Use this URL to cite or link to this record in EThOS: http://ethos.bl.uk/OrderDetails.do?uin=uk.bl.ethos.504515
Title: Organic materials for quantum computation
Author: Rival, Olivier
Awarding Body: University of Oxford
Current Institution: University of Oxford
Date of Award: 2009
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Abstract:
Quantum mechanics has a long history of helping computer science. For a long time, it provided help only at the hardware level by giving a better understanding of the properties of matter and thus allowing the design of ever smaller and ever more efficient components. For the last few decades, much research has been dedicated to finding whether one can change computer science even more radically by using the principles of quantum mechanics at both the hardware and algorithm levels. This field of research called Quantum Information Processing (QIP) has rapidly seen interesting theoretical developments: it was in particular shown that using superposition of states leads to computers that could outperform classical ones. The experimental side of QIP however lags far behind as it requires an unprecedented amount of control and understanding of quantum systems. Much effort is spent on finding which particular systems would provide the best physical implementation of QIP concepts. Because of their nearly endless versatility and the high degree of control over their synthesis, organic materials deserve to be assessed as a possible route to quantum computers. This thesis studies the QIP potential of spin degrees of freedom in several such organic compounds. Firstly, a study on low-spin antiferromagnetic rings is presented. It is shown that in this class of molecular nanomagnets the relaxation times are much longer than previously expected and are in particular long enough for up to a few hundred quantum operations to be performed. A detailed study of the relaxation mechanisms is presented and, with it, routes to increasing the phase coherence time further by choosing the suitable temperature, isotopic and chemical substitution or solvent. A study of higher-spin systems is also presented and it is shown that the relaxation mechanisms are essentially the same as in low-spin compounds. The route to multi-qubit system is also investigated: the magnetic properties of several supermolecular assemblies, in particular dimers, are investigated. Coupling between neighbouring nanomagnets is demonstrated and experimental issues are raised concerning the study of the coherent dynamics of dimers. Finally a study of the purely organic compound phenanthrene is reported. In this molecule the magnetic moment does not result from the interactions between several transition metal ions as in molecular nanomagnets but from the photoexcitation of an otherwise diamagnetic molecule. The interest of such a system in terms of QIP is presented and relaxation times and coupling to relevant nuclei are identified.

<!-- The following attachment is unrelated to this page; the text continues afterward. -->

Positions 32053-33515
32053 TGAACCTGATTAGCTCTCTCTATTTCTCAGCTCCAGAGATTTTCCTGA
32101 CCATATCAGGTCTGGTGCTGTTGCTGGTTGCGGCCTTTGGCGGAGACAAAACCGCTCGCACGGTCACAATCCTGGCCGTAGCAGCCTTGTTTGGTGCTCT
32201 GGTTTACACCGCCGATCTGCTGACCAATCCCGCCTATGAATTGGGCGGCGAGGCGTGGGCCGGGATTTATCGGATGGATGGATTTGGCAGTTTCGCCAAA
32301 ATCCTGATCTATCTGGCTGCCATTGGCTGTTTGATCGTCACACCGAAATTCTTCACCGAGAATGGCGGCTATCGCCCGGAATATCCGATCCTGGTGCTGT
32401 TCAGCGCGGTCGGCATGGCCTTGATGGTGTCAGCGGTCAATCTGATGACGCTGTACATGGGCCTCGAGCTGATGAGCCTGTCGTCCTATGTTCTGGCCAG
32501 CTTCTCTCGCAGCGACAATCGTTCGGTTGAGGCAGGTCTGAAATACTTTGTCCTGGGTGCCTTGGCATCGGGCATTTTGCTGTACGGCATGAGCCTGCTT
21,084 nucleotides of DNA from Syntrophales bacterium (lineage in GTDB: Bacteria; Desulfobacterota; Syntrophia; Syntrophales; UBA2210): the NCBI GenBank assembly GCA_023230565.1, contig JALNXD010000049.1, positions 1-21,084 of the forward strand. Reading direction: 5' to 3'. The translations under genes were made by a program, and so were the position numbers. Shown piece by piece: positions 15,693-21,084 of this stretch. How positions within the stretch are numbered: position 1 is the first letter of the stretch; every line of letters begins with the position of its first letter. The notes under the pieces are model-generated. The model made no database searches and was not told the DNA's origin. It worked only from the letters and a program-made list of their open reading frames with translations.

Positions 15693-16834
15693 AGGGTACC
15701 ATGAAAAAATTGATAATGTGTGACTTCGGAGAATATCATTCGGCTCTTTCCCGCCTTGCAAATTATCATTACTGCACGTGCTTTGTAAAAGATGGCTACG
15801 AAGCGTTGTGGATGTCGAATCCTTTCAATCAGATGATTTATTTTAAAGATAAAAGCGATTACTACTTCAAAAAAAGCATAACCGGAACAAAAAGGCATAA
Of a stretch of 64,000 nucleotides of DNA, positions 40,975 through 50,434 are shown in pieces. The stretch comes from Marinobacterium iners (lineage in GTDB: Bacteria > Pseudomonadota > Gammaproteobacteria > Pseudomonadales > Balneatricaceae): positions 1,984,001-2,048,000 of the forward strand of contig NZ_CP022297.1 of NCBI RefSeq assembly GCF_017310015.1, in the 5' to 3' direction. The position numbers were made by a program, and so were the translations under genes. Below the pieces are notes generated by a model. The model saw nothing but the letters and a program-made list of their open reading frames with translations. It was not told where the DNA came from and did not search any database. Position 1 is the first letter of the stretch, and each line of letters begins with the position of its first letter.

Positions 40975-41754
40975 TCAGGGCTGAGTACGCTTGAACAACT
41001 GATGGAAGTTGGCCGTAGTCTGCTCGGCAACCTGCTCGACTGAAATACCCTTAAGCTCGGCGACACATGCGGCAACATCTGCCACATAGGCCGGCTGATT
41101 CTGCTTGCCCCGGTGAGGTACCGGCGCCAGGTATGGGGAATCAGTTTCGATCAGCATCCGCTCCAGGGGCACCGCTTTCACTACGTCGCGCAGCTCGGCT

Supervisor: Ardavan, Arzhang ; Blundell, Stephen Sponsor: Not available
Qualification Name: Thesis (Ph.D.) Qualification Level: Doctoral
EThOS ID: uk.bl.ethos.504515  DOI: Not available
Keywords: Quantum information processing ; Nanostructures ; Condensed Matter Physics ; quantum computer ; molecular nanomagnets ; electron spin resonance ; relaxation times
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